Suggested Citation

  • Ana Maria Loboguerrero & Bruce M. Campbell & Peter J. M. Cooper & James W. Hansen & Todd Rosenstock & Eva Wollenberg, 2019. "Food and Earth Systems: Priorities for Climate Change Adaptation and Mitigation for Agriculture and Food Systems," Sustainability, MDPI, Open Access Journal, vol. 11(5), pages 1-26, March.
  • Handle: RePEc:gam:jsusta:v:11:y:2019:i:5:p:1372-:d:211247
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    References listed on IDEAS

    as
    1. Anne T. Kuriakose & Rasmus Heltberg & William Wiseman & Cecilia Costella & Rachel Cipryk & Sabine Cornelius, 2013. "Climate-Responsive Social Protection," Development Policy Review, Overseas Development Institute, vol. 31, pages 19-34, November.
    2. Michael R. CARTER & Alain de JANVRY & Elisabeth SADOULET & Alexandros SARRIS, 2014. "Index-based weather insurance for developing countries: A review of evidence and a set of propositions for up-scaling," Working Papers P111, FERDI.
    3. Dercon, Stefan & Christiaensen, Luc, 2011. "Consumption risk, technology adoption and poverty traps: Evidence from Ethiopia," Journal of Development Economics, Elsevier, vol. 96(2), pages 159-173, November.
    4. Dercon, Stefan & Christiaensen, Luc, 2011. "Consumption risk, technology adoption and poverty traps: Evidence from Ethiopia," Journal of Development Economics, Elsevier, vol. 96(2), pages 159-173, November.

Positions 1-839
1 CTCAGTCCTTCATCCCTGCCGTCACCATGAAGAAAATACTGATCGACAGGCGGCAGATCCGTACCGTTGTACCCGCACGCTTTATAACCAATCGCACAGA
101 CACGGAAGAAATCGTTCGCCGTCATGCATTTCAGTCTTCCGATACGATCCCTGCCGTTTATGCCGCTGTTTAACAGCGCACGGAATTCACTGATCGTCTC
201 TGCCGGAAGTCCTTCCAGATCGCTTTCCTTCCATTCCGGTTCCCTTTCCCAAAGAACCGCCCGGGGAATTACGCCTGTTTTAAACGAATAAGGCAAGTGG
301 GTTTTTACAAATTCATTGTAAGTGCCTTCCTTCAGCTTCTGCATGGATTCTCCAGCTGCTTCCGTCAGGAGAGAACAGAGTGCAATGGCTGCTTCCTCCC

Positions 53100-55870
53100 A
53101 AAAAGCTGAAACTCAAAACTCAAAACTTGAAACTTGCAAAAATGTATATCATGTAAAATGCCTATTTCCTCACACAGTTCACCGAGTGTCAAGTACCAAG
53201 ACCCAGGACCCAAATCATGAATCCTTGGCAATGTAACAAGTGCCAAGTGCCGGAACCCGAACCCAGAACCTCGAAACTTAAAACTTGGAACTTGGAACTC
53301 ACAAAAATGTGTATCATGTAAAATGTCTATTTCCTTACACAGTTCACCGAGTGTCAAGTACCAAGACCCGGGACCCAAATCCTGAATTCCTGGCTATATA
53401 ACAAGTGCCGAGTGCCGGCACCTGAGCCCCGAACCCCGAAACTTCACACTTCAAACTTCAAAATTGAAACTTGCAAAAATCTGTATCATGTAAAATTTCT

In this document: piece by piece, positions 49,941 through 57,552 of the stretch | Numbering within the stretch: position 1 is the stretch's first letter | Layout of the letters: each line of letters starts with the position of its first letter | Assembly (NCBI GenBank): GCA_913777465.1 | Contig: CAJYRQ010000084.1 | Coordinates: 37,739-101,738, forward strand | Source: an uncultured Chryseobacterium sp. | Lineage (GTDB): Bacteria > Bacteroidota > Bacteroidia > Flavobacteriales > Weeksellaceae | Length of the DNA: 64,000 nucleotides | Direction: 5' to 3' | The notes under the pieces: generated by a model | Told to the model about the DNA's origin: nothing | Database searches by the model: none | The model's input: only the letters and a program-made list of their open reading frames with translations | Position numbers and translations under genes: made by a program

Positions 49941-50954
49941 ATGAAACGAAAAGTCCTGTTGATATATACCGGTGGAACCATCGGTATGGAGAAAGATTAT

Full references (including those not matched with items on IDEAS)

    More about this item

    Keywords

    food systems; adaptation; mitigation; greenhouse gas emissions; climate change; climate-smart agriculture; small farms; family farms;

    JEL classification:

    • Q - Agricultural and Natural Resource Economics; Environmental and Ecological Economics
    • Q0 - Agricultural and Natural Resource Economics; Environmental and Ecological Economics - - General
    • Q2 - Agricultural and Natural Resource Economics; Environmental and Ecological Economics - - Renewable Resources and Conservation
    • Q3 - Agricultural and Natural Resource Economics; Environmental and Ecological Economics - - Nonrenewable Resources and Conservation
    • Q5 - Agricultural and Natural Resource Economics; Environmental and Ecological Economics - - Environmental Economics
    • Q56 - Agricultural and Natural Resource Economics; Environmental and Ecological Economics - - Environmental Economics - - - Environment and Development; Environment and Trade; Sustainability; Environmental Accounts and Accounting; Environmental Equity; Population Growth
    • O13 - Economic Development, Innovation, Technological Change, and Growth - - Economic Development - - - Agriculture; Natural Resources; Environment; Other Primary Products